5. Ada Lea’s New Single Is Damn Fine
Last month Ada Lea, the musical moniker of Alexandra Levy, featured on these pages with her excellent comeback single Hurt. That was the first material since last year’s women, here EP, and as we now know the first taster of her upcoming second album. That record, one hand on the steering wheel and the other sewing a garden, is out in September through Saddle Creek, and this week Ada Lea has shared the second offering from it, damn.
The record is consciously split across the four different seasons, and despite it being the middle of summer for us Northern Hemisphere dwellers, damn is rooted very much in the winter section. The track focuses on, “a cursed New Year’s eve party”, Alexandra trying to make sense of the excess of substance and sadness, “feelings come then they go someplace, little high big lows, in any case, a good friend is a good friend, no doubt, but sometimes a good friend ain’t enough to grab ya and pull you out”. Musically the track seems to have a certain 70s sheen, an expansive AOR classic in the mould of Fleetwood Mac or The War On Drugs, melded with the rich honesty of Alexandra’s sparkling songwriting. As the track comes to a close, the words become an angry list of everything that seems wrong at that moment in time, “damn the work, damn the music, damn the fun that’s missing”, she sings, and on, and on Alexandra’s list goes, a spiral of small rages turning to a furious inferno. damn is a hugely affecting piece of music and serves as further evidence that the return of Ada Lea might just be the break-out moment she so richly deserves.
4. That’s The Life Of Boy Scouts
The project of Oakland-based songwriter Taylor Vick, Boy Scouts burst onto the scene back in 2019 with the critically acclaimed album, Free Company. Two years on Taylor is building to the release of a brand new Boy Scouts collection, Wayfinder, due out in October via ANTI-. Ahead of that release, this week Boy Scouts has shared the first track from the record, That’s Life Honey.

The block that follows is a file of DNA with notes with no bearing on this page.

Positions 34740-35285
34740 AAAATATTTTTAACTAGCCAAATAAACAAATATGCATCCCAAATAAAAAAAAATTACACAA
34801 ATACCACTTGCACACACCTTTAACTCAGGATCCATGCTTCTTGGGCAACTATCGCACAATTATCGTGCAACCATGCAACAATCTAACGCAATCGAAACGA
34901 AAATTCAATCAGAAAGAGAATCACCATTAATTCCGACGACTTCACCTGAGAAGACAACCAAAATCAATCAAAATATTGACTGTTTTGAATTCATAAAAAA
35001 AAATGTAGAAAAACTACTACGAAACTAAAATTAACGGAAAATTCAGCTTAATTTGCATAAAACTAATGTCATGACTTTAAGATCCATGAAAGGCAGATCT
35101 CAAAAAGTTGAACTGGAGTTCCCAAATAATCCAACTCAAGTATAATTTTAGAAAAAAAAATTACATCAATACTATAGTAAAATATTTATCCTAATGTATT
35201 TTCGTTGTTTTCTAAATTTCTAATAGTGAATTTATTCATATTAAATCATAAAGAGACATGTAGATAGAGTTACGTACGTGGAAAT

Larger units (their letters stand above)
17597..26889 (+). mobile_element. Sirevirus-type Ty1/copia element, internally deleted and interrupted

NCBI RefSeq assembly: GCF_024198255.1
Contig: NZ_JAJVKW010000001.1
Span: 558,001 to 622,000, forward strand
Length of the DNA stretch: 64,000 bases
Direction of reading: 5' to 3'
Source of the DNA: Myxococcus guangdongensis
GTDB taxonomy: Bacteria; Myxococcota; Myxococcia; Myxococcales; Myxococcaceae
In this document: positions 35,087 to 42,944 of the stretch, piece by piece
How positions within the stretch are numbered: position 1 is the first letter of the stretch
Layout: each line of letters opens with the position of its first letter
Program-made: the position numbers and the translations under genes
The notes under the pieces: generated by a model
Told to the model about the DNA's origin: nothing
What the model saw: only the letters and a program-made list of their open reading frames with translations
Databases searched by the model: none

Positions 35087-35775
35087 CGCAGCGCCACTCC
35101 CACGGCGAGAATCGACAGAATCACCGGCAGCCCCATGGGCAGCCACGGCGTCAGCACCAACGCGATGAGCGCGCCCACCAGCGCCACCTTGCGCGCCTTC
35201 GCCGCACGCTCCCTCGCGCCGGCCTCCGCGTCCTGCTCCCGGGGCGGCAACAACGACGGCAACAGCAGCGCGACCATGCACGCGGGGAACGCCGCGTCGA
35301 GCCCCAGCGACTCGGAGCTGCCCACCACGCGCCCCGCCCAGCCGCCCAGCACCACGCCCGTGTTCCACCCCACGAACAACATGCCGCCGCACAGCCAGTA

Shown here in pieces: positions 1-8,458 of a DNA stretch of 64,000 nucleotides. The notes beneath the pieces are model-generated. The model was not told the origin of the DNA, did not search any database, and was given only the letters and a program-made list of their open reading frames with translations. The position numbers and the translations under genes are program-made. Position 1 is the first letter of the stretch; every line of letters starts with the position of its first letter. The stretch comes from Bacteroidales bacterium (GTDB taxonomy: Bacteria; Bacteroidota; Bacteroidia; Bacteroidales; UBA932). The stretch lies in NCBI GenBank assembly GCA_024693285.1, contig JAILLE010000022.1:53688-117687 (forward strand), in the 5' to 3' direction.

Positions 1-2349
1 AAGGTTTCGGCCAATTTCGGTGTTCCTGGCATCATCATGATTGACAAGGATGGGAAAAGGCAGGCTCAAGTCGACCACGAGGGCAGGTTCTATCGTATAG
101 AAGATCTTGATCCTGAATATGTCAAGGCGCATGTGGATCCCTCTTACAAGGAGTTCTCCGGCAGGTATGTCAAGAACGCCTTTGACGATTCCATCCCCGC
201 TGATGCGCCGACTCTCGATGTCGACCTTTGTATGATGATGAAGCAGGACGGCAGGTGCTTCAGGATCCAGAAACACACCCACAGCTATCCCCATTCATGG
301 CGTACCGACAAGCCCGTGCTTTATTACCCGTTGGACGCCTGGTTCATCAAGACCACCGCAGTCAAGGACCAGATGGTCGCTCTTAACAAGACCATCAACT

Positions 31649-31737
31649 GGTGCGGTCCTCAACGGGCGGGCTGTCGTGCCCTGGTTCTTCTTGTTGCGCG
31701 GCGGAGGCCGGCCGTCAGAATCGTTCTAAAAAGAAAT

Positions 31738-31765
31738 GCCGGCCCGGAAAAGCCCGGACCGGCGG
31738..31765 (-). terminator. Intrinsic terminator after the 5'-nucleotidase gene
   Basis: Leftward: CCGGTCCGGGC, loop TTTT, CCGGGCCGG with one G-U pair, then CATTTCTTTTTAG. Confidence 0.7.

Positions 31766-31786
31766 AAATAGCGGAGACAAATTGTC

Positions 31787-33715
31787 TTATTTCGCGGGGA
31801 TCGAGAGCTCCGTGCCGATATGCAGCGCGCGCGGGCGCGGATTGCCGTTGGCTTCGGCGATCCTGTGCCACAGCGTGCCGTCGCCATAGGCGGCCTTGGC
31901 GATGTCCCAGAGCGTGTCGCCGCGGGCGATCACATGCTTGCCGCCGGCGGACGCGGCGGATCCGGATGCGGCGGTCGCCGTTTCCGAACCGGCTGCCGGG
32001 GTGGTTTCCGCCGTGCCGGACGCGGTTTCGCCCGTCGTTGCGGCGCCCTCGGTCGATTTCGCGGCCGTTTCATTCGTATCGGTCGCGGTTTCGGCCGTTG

Discussing the track, Taylor has suggested That’s Life Honey is, “about trying to make light of a shitty situation“. It is a track about wanting to re-wire your brain, “a tragicomedy, combined with true experiences of figuring out how to open up to people“. Like all of Wayfinder, the track was recorded with longtime collaborator Stephen Steinbrink, here that manifests as a gorgeous slice of hazy alt-folk, as the steady rhythmic guitar-line creates a bed for Taylor’s hushed melodic vocals. With its title lifted from Sallie Tisdale’s book, Advice for Future Corpses (and Those Who Love Them): A Practical Perspective on Death and Dying, Wayfinder feels like a tribute to music itself. A reminder of its ability to be a companion when the world is dark and confusing, and the way it can create a sense of identity that shapes how you interact with the world around you. Boy Scouts makes music for music lovers, an album to embrace and interact with, and let it shape you, in the same the way the music she loves shaped its creator. When it arrives in October make sure to find your way to Wayfinder, it might just change your life.
3. There’s Sweet Nobody Out There Apart From Other Humans
Sweet Nobody first came to the world’s attention back in 2017 around the release of their debut album, Loud Songs For Quiet People. Four years on, and the Long Beach, California-based quartet are building towards the September release of their second long-player, We’re Trying Our Best. Originally scheduled for release last Summer, We’re Trying Our Best was recorded pre-pandemic, and is more personal than global in its outlook, although by looking at Joy’s battles with chronic pain, feeling damaged and, “the occasional weirdness one can feel just being around other people”, it has become a record that many will surely relate to. This week the band have shared the latest single from the album, Other Humans.